WASHINGTON — The ranks of the uninsured swelled by 2.4 million last year as insurance costs kept rising and more Americans lost their jobs and health care coverage.
The number of people without health insurance the entire year rose to 43.6 million, a jump of almost 6 percent from 2001 and the second consecutive annual increase, the Census Bureau said in a report being released Tuesday. The percentage of Americans without health coverage rose from 14.6 to 15.2.
Significant increases in uninsured rates occurred among whites, blacks, people 18-to-64, and middle- and higher-income earners. Rates increased in all regions of the country except the West.
In Utah, the state health department reports the number of uninsured has been actually declining.
The Health Status Survey shows that about 199,000 Utahns, or 8.7 percent, don't have health insurance coverage. About 145,000 of them are adults.
The state has been working to reduce its number of uninsured and has received special permission from the federal government to not provide some required medical services and use the savings to add more people to Medicaid, the insurance program for the poor. Utah has also increased the number of children on the joint state and federal Children's Health Insurance Program or CHIP.
Nationally, a survey released this month from the Kaiser Family Foundation, a health policy research group, found that private health premiums increased 13.9 percent between 2002 and 2003. A family policy, on average, cost $9,068.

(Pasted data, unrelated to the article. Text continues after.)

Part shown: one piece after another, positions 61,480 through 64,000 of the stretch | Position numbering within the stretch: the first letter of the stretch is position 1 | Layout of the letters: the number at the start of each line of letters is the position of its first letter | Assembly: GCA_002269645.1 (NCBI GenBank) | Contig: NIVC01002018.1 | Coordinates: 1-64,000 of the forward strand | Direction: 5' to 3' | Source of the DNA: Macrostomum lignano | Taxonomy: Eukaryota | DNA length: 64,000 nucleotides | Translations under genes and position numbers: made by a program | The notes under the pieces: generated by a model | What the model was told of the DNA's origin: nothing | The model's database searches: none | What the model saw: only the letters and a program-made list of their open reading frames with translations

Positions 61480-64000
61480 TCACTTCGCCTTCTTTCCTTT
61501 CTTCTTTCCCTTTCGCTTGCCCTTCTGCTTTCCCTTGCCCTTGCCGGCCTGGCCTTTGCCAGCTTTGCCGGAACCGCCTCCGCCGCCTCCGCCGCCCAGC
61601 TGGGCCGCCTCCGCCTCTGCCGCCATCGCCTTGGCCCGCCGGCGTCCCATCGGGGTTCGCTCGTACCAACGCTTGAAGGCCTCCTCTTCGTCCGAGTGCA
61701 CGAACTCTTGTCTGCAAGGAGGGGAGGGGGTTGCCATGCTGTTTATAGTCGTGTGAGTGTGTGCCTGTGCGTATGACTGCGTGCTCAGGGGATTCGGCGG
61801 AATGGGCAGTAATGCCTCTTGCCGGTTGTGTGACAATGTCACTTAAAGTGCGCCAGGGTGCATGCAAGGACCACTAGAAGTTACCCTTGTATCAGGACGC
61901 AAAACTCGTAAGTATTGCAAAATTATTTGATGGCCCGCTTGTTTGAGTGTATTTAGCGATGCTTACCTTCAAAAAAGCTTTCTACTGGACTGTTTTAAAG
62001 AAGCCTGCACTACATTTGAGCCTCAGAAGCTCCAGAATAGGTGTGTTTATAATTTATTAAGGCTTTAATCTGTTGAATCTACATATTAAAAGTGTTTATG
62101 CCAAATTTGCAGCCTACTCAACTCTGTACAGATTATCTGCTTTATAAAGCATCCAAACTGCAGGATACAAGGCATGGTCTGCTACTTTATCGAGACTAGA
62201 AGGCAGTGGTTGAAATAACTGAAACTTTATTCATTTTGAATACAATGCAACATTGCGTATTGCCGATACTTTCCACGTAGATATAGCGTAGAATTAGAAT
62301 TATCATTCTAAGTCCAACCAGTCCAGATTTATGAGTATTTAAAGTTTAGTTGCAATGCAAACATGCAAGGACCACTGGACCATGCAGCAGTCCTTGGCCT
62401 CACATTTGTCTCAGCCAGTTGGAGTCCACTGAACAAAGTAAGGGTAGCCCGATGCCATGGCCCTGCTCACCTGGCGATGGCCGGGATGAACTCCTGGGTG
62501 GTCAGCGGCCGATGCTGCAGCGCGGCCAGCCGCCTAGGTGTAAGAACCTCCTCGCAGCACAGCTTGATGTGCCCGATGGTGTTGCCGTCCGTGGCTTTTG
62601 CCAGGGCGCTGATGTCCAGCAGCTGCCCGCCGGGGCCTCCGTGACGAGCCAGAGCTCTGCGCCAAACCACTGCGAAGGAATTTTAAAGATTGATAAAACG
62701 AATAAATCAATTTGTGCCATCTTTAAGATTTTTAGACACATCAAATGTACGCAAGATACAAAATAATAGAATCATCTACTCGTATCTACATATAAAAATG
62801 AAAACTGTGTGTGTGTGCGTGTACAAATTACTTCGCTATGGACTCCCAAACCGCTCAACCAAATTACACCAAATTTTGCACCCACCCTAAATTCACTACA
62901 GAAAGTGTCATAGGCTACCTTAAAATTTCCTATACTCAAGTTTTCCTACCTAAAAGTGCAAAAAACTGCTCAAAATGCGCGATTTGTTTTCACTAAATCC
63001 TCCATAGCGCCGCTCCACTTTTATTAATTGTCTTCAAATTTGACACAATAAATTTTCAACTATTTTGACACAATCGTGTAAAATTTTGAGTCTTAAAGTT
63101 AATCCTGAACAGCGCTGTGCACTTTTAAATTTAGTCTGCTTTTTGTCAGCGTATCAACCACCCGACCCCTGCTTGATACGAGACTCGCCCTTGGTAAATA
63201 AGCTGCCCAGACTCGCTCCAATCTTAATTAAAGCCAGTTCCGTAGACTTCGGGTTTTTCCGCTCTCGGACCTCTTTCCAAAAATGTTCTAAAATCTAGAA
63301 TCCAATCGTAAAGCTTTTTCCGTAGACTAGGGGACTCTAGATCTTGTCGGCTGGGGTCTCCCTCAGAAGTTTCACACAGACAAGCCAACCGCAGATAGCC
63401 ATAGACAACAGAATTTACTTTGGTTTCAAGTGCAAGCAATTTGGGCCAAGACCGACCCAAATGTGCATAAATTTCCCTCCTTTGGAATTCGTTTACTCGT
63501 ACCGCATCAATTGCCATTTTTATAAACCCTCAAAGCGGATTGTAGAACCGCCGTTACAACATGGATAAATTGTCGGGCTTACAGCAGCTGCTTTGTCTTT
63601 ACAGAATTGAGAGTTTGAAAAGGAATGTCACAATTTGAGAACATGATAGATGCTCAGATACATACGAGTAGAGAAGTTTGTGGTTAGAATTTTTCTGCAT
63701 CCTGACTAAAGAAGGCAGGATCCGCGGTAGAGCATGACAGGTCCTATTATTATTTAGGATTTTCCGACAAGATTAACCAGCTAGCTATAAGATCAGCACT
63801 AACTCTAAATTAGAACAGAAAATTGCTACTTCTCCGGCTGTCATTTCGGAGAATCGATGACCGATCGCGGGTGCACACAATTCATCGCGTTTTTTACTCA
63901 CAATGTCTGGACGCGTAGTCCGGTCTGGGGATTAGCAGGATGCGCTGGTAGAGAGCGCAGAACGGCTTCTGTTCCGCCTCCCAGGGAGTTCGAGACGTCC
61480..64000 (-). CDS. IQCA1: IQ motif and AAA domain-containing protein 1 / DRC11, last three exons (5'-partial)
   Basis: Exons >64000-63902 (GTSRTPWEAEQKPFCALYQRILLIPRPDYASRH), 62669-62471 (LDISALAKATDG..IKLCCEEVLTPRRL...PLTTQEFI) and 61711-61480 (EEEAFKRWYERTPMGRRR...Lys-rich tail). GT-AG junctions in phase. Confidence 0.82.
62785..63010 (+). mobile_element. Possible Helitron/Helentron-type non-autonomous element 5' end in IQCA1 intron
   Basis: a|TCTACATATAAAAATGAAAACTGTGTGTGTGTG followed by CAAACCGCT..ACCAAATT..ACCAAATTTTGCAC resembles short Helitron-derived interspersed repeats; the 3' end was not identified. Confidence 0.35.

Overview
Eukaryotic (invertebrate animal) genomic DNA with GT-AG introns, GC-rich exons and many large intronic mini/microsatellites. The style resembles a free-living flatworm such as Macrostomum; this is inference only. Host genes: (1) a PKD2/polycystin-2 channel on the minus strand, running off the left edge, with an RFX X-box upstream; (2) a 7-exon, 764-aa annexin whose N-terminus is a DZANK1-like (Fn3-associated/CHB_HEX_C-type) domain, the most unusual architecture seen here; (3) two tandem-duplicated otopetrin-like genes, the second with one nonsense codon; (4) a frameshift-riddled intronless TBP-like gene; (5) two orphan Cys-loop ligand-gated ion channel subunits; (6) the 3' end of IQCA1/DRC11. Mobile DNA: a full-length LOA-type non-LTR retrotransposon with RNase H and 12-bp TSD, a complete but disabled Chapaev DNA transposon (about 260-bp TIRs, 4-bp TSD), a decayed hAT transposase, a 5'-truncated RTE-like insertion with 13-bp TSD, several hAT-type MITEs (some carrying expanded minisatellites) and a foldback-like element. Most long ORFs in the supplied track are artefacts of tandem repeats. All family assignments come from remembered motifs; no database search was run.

Loss of coverage stemming from layoffs and scaled-back benefits was primarily to blame, Census Bureau analyst Robert Mills said. In 2002, 61.3 percent of U.S. residents were covered under an employment-based policy, down from 62.6 percent in 2001.
Health and Human Services Secretary Tommy Thompson noted that the uninsured rate for children was relatively unchanged at 11.6 percent and that there were expansions in coverage in two programs aimed at covering the poor and children — Medicaid and CHIP.
The White House pointed to other proposals in President Bush's 2004 budget request, such as $89 billion in health care tax credits to help those who do not have employer-based coverage, as ways to get more people covered.
"The president is committed to getting the economy growing faster so the number of unemployed and uninsured Americans will go down," Bush spokeswoman Claire Buchan said.
But John Holahan, a health care policy expert at the Urban Institute, a liberal-leaning think tank, said increases through Medicaid and CHIP haven't helped lower- and middle-income adults out of jobs but are ineligible for public assistance.
"This is the second punch of the double whammy — you lose your job, then you lose your health insurance," said Rep. Pete Stark of California, senior Democrat on the Joint Economic Committee, blaming the insurance losses on the "Bush jobless recovery."
Contributing: James Thalman, Deseret Morning News.